Sociocultural context and the success of international aid on National Agricultural Advisory Services program in eastern Uganda
This paper examines the shifts in multidimensional discourses on international development aid policy and poverty reduction in Sub-Saharan Africa, drawing on a qualitative case study of the Ugandan National Agricultural Advisory Services (NAADS) program. While Uganda has benefitted from substantial global donor funding, poverty, famine, and hunger remain widespread. This study highlights the importance of the sociocultural context for determining the success or otherwise of high-level programs at a local, rural level. The paper draws on data from individual interviews with 15 successful progressive farmers in the three rural districts of eastern Uganda that have benefited from the donor aid-driven NAADS program. Preliminary analysis of this data has identified interacting economic, political, geographic, and sociocultural factors at work in the implementation of this program. Determining 'what did and did not work' for the progressive farmers is useful not only to policy makers, but also to other smallholder farmers still entrenched in poverty and wanting to access the NAADS program.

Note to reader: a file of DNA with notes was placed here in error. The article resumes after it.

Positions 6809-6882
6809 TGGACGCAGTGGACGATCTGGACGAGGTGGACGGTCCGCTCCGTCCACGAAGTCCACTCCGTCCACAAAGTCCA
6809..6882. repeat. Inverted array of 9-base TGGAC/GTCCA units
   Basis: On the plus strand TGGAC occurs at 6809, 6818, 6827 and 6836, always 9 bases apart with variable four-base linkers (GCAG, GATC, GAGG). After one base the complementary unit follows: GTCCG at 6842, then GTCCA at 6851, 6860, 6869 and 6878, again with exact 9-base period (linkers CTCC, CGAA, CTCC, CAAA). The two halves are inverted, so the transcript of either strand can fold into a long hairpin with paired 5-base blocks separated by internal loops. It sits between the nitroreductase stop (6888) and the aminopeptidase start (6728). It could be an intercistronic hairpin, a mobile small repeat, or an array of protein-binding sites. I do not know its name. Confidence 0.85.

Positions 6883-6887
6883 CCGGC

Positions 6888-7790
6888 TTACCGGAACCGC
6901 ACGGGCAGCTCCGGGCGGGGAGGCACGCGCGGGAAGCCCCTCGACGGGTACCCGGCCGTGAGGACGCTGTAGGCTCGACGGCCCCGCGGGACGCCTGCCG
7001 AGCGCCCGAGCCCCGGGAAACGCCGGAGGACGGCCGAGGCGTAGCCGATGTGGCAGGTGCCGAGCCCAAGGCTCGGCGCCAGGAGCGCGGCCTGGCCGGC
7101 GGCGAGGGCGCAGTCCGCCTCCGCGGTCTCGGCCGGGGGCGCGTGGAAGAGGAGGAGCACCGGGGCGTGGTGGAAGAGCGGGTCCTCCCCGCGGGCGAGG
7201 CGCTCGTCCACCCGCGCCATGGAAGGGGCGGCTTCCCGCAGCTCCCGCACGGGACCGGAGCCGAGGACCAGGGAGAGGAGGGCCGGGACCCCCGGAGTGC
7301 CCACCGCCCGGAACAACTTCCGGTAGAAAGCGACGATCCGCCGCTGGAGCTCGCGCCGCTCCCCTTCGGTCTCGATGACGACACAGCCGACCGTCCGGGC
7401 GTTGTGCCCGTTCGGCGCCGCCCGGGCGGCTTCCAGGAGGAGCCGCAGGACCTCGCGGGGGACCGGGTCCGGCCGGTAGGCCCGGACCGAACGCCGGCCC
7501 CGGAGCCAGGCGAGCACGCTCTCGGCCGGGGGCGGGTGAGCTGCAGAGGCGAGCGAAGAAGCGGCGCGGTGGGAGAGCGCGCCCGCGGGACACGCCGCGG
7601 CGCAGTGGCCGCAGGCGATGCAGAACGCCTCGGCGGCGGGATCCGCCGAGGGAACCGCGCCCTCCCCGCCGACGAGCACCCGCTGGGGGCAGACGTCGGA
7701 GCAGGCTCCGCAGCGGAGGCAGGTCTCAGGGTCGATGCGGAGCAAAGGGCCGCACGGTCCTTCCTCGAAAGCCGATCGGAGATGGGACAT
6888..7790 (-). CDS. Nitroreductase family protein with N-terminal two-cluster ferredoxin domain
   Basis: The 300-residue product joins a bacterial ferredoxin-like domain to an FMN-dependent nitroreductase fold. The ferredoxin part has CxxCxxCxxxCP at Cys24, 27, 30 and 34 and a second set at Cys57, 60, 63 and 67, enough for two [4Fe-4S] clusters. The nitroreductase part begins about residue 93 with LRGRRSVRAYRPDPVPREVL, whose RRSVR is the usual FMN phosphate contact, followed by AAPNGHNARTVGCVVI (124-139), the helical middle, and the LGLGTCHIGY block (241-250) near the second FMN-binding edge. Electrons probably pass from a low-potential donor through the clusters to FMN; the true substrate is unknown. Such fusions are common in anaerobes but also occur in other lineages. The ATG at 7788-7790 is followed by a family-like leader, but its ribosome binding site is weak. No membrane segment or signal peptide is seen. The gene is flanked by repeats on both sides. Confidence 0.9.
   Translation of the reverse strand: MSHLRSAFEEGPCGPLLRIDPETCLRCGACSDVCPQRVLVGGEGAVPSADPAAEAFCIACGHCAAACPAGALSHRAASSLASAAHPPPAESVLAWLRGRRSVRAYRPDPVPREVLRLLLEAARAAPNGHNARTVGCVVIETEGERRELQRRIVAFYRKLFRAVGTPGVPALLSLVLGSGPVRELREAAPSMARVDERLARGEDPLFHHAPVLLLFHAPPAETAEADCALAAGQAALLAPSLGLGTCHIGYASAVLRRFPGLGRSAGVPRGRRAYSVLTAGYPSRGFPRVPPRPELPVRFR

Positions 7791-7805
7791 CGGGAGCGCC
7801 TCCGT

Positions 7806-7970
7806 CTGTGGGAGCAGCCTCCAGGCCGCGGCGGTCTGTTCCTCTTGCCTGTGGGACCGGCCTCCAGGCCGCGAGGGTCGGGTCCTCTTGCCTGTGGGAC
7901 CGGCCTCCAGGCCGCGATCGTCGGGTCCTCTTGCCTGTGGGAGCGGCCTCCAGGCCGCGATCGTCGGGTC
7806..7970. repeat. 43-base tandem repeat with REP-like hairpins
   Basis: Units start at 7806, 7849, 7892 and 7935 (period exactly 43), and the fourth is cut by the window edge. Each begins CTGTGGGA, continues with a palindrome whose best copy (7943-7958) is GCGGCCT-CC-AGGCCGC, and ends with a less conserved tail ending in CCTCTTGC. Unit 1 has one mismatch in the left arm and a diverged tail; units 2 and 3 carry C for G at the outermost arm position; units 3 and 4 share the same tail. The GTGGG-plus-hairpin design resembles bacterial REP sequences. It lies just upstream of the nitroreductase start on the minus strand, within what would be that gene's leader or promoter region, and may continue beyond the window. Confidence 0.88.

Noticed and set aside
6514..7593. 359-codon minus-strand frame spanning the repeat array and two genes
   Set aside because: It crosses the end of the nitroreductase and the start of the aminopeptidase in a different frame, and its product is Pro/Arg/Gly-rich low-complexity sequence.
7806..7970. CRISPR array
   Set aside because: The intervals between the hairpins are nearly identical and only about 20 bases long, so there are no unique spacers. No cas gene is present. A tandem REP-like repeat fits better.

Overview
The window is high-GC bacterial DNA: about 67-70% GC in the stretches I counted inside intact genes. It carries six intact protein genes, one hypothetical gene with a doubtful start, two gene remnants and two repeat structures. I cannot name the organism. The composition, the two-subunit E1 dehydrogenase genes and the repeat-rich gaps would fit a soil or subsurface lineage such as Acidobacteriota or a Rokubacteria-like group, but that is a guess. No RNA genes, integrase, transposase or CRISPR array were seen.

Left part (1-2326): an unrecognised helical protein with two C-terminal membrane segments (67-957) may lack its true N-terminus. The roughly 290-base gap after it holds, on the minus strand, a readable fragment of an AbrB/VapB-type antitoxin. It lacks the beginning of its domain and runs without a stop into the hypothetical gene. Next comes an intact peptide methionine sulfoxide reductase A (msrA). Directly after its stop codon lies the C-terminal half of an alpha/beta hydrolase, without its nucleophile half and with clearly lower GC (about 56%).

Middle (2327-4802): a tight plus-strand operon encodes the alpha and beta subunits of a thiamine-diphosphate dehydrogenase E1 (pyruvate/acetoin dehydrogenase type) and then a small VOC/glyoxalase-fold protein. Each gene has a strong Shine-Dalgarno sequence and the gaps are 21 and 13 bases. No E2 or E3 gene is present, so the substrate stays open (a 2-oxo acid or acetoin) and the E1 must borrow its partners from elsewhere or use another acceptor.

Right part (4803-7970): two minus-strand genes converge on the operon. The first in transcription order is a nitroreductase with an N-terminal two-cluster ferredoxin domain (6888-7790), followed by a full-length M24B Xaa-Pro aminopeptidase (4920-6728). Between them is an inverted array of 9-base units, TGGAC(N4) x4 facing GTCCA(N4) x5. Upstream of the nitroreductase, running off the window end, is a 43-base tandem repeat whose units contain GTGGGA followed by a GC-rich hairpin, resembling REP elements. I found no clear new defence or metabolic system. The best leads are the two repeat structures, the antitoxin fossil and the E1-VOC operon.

Keywords: Aid, development, poverty, agriculture, sociocultural factors and progressive farmers